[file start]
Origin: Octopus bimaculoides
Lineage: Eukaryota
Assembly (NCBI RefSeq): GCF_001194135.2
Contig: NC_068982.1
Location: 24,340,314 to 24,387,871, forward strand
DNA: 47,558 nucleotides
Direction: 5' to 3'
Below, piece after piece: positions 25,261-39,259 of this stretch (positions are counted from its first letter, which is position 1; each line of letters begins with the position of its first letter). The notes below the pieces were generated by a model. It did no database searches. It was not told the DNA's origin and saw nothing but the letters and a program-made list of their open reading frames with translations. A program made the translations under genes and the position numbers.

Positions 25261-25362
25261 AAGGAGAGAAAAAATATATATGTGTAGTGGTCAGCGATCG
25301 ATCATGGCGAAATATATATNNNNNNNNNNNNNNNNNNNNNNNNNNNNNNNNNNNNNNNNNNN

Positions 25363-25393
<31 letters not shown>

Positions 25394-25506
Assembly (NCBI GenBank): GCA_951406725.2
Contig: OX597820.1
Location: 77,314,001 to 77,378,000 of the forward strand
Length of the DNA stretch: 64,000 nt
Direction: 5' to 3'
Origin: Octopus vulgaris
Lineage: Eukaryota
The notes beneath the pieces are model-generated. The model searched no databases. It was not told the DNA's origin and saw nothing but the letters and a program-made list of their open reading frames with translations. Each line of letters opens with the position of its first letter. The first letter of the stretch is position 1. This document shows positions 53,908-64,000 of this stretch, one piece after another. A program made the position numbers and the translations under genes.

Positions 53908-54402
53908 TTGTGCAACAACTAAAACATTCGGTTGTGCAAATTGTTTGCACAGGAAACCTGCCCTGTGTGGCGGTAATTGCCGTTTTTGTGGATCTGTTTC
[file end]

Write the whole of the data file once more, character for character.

Origin: Octopus bimaculoides
Lineage: Eukaryota
Assembly (NCBI RefSeq): GCF_001194135.2
Contig: NC_068982.1
Location: 24,340,314 to 24,387,871, forward strand
DNA: 47,558 nucleotides
Direction: 5' to 3'
Below, piece after piece: positions 25,261-39,259 of this stretch (positions are counted from its first letter, which is position 1; each line of letters begins with the position of its first letter). The notes below the pieces were generated by a model. It did no database searches. It was not told the DNA's origin and saw nothing but the letters and a program-made list of their open reading frames with translations. A program made the translations under genes and the position numbers.

Positions 25261-25362
25261 AAGGAGAGAAAAAATATATATGTGTAGTGGTCAGCGATCG
25301 ATCATGGCGAAATATATATNNNNNNNNNNNNNNNNNNNNNNNNNNNNNNNNNNNNNNNNNNN

Positions 25363-25393
<31 letters not shown>

Positions 25394-25506
Assembly (NCBI GenBank): GCA_951406725.2
Contig: OX597820.1
Location: 77,314,001 to 77,378,000 of the forward strand
Length of the DNA stretch: 64,000 nt
Direction: 5' to 3'
Origin: Octopus vulgaris
Lineage: Eukaryota
The notes beneath the pieces are model-generated. The model searched no databases. It was not told the DNA's origin and saw nothing but the letters and a program-made list of their open reading frames with translations. Each line of letters opens with the position of its first letter. The first letter of the stretch is position 1. This document shows positions 53,908-64,000 of this stretch, one piece after another. A program made the position numbers and the translations under genes.

Positions 53908-54402
53908 TTGTGCAACAACTAAAACATTCGGTTGTGCAAATTGTTTGCACAGGAAACCTGCCCTGTGTGGCGGTAATTGCCGTTTTTGTGGATCTGTTTC